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Head, face, and eye injuries in scholastic and collegiate lacrosse: a 4-year prospective study.
Am J Sports Med. 2007 Feb; 35(2):207-15.AJ

Abstract

BACKGROUND

Risks and mechanisms of head, face, and eye injuries in high school and college lacrosse are not well documented.

PURPOSE

To identify (1) primary mechanisms of head, face, and eye injuries in lacrosse and (2) differences in injury risk between the men's and women's game and between high school and collegiate levels.

STUDY DESIGN

Descriptive epidemiological study.

METHODS

The authors gathered data on 507,000 girls' and boys' high school and 649,573 women's and men's college lacrosse athletic exposures using sport-specific injury surveillance systems over 4 seasons. They identified the most common scenarios for head, face, and eye injuries.

RESULTS

The high school girls' head, face, and eye injury rate (0.54 per 1000 athletic exposures) was significantly higher (incident rate ratio, 1.42; 95% confidence interval, 1.09-1.86) than that for boys (0.38 per 1000 athletic exposures); college women (0.77 per 1000 athletic exposures) sustained a higher rate of injuries (incident rate ratio, 1.76; 95% confidence interval, 1.42-2.19) than did men (0.44 per 1000 athletic exposures). Concussions constituted a higher percentage of injuries among boys (73%) and men (85%) than among girls (40%) and women (41%). Men sustained few facial injuries, whereas a substantial proportion of women's injuries involved the face and orbital area.

CONCLUSION

Although permitting only incidental contact, women's lacrosse had higher rates of head, face, and eye injuries at both the high school and collegiate levels. Concussion was the most common injury. For men, the primary injury mechanism was player-to-player contact; women's injuries primarily resulted from stick or ball contact. High school injury rates were lower than were college rates, but the nature of injuries, body parts affected, and mechanisms were similar.

Authors+Show Affiliations

Medstar Research Institute, Hyattsville, MD, USA. lyn.camire@medstar.netNo affiliation info availableNo affiliation info availableNo affiliation info availableNo affiliation info available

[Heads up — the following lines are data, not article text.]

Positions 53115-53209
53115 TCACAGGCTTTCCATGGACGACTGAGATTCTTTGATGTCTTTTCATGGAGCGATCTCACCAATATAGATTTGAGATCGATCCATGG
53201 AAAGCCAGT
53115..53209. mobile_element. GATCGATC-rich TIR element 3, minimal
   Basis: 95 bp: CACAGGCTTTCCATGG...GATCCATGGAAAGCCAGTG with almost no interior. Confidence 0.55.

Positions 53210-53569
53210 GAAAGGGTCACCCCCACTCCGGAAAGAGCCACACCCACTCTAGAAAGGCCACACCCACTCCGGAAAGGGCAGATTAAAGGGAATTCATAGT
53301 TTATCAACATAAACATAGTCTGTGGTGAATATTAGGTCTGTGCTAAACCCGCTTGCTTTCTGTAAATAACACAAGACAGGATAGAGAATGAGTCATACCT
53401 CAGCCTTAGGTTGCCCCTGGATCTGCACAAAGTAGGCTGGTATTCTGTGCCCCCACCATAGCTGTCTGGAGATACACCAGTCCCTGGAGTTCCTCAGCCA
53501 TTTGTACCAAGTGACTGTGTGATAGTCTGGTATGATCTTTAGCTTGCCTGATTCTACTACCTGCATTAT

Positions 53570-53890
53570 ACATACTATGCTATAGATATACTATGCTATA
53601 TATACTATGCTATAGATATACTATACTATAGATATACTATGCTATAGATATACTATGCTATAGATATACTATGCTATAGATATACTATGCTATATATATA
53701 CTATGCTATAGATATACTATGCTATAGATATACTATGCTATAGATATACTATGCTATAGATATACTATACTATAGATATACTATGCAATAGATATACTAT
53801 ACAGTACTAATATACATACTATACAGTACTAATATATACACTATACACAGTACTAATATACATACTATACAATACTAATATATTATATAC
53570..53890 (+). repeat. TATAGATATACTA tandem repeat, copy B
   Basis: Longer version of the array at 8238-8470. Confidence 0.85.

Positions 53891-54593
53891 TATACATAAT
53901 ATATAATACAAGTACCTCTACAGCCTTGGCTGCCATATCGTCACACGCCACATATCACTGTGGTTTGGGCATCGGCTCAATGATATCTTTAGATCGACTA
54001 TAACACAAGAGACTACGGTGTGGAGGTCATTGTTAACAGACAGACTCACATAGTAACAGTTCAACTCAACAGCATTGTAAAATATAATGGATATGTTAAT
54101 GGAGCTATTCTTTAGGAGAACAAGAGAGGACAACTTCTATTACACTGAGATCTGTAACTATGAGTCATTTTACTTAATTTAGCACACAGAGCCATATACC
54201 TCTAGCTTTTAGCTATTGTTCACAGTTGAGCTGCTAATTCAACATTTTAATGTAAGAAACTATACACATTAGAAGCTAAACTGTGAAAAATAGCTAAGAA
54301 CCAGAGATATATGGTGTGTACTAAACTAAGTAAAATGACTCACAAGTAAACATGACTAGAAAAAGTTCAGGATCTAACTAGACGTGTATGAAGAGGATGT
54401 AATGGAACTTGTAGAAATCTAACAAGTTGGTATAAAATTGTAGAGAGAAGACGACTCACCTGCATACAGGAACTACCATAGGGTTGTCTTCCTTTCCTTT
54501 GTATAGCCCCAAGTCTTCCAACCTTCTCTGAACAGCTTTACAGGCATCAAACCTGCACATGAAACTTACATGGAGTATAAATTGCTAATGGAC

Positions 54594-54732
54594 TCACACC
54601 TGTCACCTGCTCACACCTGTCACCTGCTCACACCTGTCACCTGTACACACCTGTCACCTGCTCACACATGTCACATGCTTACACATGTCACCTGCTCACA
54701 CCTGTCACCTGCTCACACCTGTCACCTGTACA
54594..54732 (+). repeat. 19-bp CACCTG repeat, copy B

Pub Type(s)

Journal Article
Research Support, Non-U.S. Gov't

Language

eng

PubMed ID

17204586

Citation

Lincoln, Andrew E., et al. "Head, Face, and Eye Injuries in Scholastic and Collegiate Lacrosse: a 4-year Prospective Study." The American Journal of Sports Medicine, vol. 35, no. 2, 2007, pp. 207-15.
Lincoln AE, Hinton RY, Almquist JL, et al. Head, face, and eye injuries in scholastic and collegiate lacrosse: a 4-year prospective study. Am J Sports Med. 2007;35(2):207-15.
Lincoln, A. E., Hinton, R. Y., Almquist, J. L., Lager, S. L., & Dick, R. W. (2007). Head, face, and eye injuries in scholastic and collegiate lacrosse: a 4-year prospective study. The American Journal of Sports Medicine, 35(2), 207-15.
Lincoln AE, et al. Head, Face, and Eye Injuries in Scholastic and Collegiate Lacrosse: a 4-year Prospective Study. Am J Sports Med. 2007;35(2):207-15. PubMed PMID: 17204586.
* Article titles in AMA citation format should be in sentence-case
TY - JOUR T1 - Head, face, and eye injuries in scholastic and collegiate lacrosse: a 4-year prospective study. AU - Lincoln,Andrew E, AU - Hinton,Richard Y, AU - Almquist,Jon L, AU - Lager,Sean L, AU - Dick,Randall W, Y1 - 2007/01/04/ PY - 2007/1/6/pubmed PY - 2007/3/21/medline PY - 2007/1/6/entrez SP - 207 EP - 15 JF - The American journal of sports medicine JO - Am J Sports Med VL - 35 IS - 2 N2 - BACKGROUND: Risks and mechanisms of head, face, and eye injuries in high school and college lacrosse are not well documented. PURPOSE: To identify (1) primary mechanisms of head, face, and eye injuries in lacrosse and (2) differences in injury risk between the men's and women's game and between high school and collegiate levels. STUDY DESIGN: Descriptive epidemiological study. METHODS: The authors gathered data on 507,000 girls' and boys' high school and 649,573 women's and men's college lacrosse athletic exposures using sport-specific injury surveillance systems over 4 seasons. They identified the most common scenarios for head, face, and eye injuries. RESULTS: The high school girls' head, face, and eye injury rate (0.54 per 1000 athletic exposures) was significantly higher (incident rate ratio, 1.42; 95% confidence interval, 1.09-1.86) than that for boys (0.38 per 1000 athletic exposures); college women (0.77 per 1000 athletic exposures) sustained a higher rate of injuries (incident rate ratio, 1.76; 95% confidence interval, 1.42-2.19) than did men (0.44 per 1000 athletic exposures). Concussions constituted a higher percentage of injuries among boys (73%) and men (85%) than among girls (40%) and women (41%). Men sustained few facial injuries, whereas a substantial proportion of women's injuries involved the face and orbital area. CONCLUSION: Although permitting only incidental contact, women's lacrosse had higher rates of head, face, and eye injuries at both the high school and collegiate levels. Concussion was the most common injury. For men, the primary injury mechanism was player-to-player contact; women's injuries primarily resulted from stick or ball contact. High school injury rates were lower than were college rates, but the nature of injuries, body parts affected, and mechanisms were similar. SN - 0363-5465 UR - https://www.unboundmedicine.com/medline/citation/17204586/Head_face_and_eye_injuries_in_scholastic_and_collegiate_lacrosse:_a_4_year_prospective_study_ L2 - http://journals.sagepub.com/doi/full/10.1177/0363546506293900?url_ver=Z39.88-2003&rfr_id=ori:rid:crossref.org&rfr_dat=cr_pub=pubmed DB - PRIME DP - Unbound Medicine ER -